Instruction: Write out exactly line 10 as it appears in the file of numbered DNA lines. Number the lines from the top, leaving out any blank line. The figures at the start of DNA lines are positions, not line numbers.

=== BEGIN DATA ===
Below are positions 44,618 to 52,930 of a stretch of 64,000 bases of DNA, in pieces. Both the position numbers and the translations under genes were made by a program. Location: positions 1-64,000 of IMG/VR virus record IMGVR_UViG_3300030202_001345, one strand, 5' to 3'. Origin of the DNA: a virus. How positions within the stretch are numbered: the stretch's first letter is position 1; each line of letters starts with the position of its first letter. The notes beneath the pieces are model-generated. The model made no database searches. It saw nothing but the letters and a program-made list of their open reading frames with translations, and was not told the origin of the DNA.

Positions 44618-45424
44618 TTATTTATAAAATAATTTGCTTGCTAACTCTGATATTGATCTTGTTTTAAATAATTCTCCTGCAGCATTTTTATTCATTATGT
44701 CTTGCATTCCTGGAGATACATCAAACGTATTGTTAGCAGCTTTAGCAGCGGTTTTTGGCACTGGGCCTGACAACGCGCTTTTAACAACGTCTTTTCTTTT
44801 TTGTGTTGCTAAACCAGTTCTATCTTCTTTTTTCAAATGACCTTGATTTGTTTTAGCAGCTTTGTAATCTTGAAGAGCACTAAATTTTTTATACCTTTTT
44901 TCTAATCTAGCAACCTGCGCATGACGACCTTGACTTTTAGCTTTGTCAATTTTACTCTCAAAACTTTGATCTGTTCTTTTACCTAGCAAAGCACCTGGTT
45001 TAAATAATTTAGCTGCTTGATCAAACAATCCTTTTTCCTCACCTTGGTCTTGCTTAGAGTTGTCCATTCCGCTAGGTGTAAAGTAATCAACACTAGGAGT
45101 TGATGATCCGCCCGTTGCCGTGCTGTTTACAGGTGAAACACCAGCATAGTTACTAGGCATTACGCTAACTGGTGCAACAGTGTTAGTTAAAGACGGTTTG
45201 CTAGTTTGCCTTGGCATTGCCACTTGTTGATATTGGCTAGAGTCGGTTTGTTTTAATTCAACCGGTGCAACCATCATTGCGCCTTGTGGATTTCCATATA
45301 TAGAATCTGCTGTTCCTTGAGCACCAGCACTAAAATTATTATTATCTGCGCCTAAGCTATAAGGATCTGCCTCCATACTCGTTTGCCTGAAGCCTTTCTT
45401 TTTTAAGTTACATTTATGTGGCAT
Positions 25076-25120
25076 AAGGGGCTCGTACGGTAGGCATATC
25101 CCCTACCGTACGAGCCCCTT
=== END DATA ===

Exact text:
45301 TAGAATCTGCTGTTCCTTGAGCACCAGCACTAAAATTATTATTATCTGCGCCTAAGCTATAAGGATCTGCCTCCATACTCGTTTGCCTGAAGCCTTTCTT